Faced with declining domestic production, China’s top copper company — Minmetals — has said the “only solution is going overseas,” and many Chinese company are following its steps.
First was Latin America, now Africa. No matter where the project is, Chinese investors are coming for it, and the recent acquisition of the Tenke Fungurume mine in the Democratic Republic of Congo by Chinese capitals is just the latest sign of a growing trend.
The Asian nation plans to grab assets other firms are putting up for sale. The reason? Simple: it needs to secure supply of metals, mainly copper and cobalt.
While global copper production was up 3.5% in 2015, Chinese output declined. At 1.66 million tonnes, China’s mine production accounts for 8.7% of global supply of just over 19 million tonnes last year.
That contrasts with Chinese demand for the metal, which is expected to grow to 46% of worldwide copper consumption by 2018.
The country has built out its smelting capacity over the past ten years as it has grown to consume about 40% of the world’s copper. But it is still reliant on overseas mines for the raw copper material.
“China is very short of copper resources,” Jerry Jiao, vice-president of China Minmetals, the country’s largest metal trader, told the World Copper Conference, held in early April in Santiago, Chile. “The only way to make stable supply of copper resources . . . going overseas is the only solution.”
Minmetals is the owner of the big Las Bambas mine in Peru, which started shipping copper this year. It agreed to sell copper concentrate from the mine to a local unit of China’s state-owned Citic group, it said in January.
The company is just one of many eying foreign assets. China Molyddenum (CMOC) inked a $2.65 billion deal in May with Freeport to acquire its largest copper mine in Africa — Tenke Fungurume.
If it goes through, the transaction will be remembered as one of the mining industry’s biggest forced sales after a steep commodity downturn that has pushed several companies to take drastic action to shore up their balance sheets.
It would be the second large acquisition within two weeks by the firm, which earlier this year said it wanted to expand its global presence and shortly after began to do so, agreeing to buy Brazilian assets from Anglo American, another miner with a large debt load, for $1.5bn.
Eyes also on cobalt, gold
The sale of Tenke Fungurume would be the single largest private investment in the DRC’s history, and analysts suggest that with such deal China not only wants to secure its copper supply, but also to get a stake in the cobalt market, as the raw material is crucial to developing batteries for electric cars.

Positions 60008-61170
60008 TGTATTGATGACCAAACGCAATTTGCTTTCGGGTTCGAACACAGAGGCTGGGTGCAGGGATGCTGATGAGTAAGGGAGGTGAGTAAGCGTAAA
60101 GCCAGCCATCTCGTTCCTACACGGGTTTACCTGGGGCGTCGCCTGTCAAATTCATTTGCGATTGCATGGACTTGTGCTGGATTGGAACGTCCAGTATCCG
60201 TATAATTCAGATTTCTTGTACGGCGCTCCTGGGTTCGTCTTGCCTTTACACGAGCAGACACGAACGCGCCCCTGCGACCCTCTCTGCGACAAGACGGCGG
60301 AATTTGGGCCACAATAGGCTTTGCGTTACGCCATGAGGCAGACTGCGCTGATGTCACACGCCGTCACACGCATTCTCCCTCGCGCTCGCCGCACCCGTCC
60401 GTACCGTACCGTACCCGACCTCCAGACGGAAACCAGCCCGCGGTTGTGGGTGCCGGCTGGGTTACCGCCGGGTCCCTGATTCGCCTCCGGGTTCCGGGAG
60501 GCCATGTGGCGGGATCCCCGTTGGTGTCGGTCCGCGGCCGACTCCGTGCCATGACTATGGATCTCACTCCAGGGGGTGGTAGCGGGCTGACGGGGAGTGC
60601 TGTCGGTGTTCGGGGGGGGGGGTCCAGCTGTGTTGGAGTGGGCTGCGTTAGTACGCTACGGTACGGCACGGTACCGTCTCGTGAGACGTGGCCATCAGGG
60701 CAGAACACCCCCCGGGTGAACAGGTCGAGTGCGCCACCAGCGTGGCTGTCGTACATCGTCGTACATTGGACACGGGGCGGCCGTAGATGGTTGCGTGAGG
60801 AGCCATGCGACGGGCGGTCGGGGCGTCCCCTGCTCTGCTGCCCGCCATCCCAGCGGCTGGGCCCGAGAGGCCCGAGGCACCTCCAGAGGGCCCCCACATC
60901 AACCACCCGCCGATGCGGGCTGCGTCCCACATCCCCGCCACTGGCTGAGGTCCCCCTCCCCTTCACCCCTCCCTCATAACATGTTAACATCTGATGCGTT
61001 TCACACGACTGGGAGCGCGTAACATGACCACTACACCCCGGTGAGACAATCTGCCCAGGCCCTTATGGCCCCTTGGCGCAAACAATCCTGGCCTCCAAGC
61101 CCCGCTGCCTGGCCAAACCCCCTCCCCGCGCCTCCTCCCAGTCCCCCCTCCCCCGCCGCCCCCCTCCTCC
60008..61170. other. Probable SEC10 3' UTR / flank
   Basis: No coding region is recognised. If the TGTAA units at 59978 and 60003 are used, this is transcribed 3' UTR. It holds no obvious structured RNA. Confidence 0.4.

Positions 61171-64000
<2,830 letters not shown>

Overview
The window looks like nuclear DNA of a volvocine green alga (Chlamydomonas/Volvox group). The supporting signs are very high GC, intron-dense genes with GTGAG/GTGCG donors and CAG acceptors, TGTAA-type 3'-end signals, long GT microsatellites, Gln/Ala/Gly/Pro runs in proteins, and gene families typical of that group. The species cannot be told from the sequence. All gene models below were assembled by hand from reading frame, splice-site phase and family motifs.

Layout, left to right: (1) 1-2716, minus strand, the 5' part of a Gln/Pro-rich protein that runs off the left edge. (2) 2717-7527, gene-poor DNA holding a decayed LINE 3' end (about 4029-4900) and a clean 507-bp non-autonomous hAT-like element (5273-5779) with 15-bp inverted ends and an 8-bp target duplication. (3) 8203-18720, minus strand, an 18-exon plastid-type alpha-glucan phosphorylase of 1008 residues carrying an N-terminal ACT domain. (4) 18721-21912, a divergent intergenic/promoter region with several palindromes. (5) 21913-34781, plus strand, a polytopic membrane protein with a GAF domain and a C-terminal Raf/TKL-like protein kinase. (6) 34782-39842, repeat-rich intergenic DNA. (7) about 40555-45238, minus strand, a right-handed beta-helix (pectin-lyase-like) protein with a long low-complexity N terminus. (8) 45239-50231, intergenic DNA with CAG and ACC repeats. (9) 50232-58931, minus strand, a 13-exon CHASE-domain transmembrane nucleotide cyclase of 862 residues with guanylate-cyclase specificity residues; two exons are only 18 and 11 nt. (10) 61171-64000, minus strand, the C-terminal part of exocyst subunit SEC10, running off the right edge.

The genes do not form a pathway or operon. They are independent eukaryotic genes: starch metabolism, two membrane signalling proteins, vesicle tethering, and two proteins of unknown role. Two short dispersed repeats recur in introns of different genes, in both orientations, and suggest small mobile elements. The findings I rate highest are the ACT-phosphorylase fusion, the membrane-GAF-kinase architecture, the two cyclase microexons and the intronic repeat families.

The Tenke deal also underscores how China, where demand for foreign mining assets remains strong, is benefiting from the weakened bargaining positions of some sellers to acquire resources cheaply.
Once the transaction is finalized, Chinese companies will be responsible for around 62% of global refined cobalt production in 2017, according to CRU estimates.
Demand for the material is expected to soar by more than two-thirds over the next decade.
Zijin, the Chinese firm that can now boast of being the third largest gold producer, has also been steadily shoring up offshore assets. Last year, it opened its purse and purchased 49.5% of the Kamoa copper project from Ivanhoe Mines in the DRC for about $412 million. The company has confirmed that it will be looking to acquire more mining companies, particularly gold producers and circulating rumours point the firm is looking in Africa first.
It sounds familiar
In many ways, China is repeating a known strategy for those in the mining industry. At the turn of the millennium, the country moved to secure supplies of traditional commodities, such as oil and industrial metals, sometimes through acquisitions, other times through investments and loans-for-oil deals with nations including Angola and Venezuela, which held big deposits of the raw materials.
But China’s control of other commodities last decade raised strategic concerns in the US and Japan, after rare earth metals — which were then primarily mined in China — were subject to export restrictions.
The DRC accounts for over 50% of the world’s supply of cobalt, which is also used in smartphone batteries.
The Tenke mine alone, which lies in the south-east of the DRC, about 175km north-west of the provincial capital of Lubumbashi, last year produced 16,000 tonnes of cobalt. The operation has reserves that could last 25 years, according to the company.
Experts agree that Chinese strategists have long seen the DRC as a prime place for fellow citizens to access raw materials, including cobalt.
Moreover, China’s policy of non-intervention in international conflicts enables them to bid for assets in jurisdictions where Western miners may fear to tread for political reasons.
Let’s the race begin…
By Evelyn Murray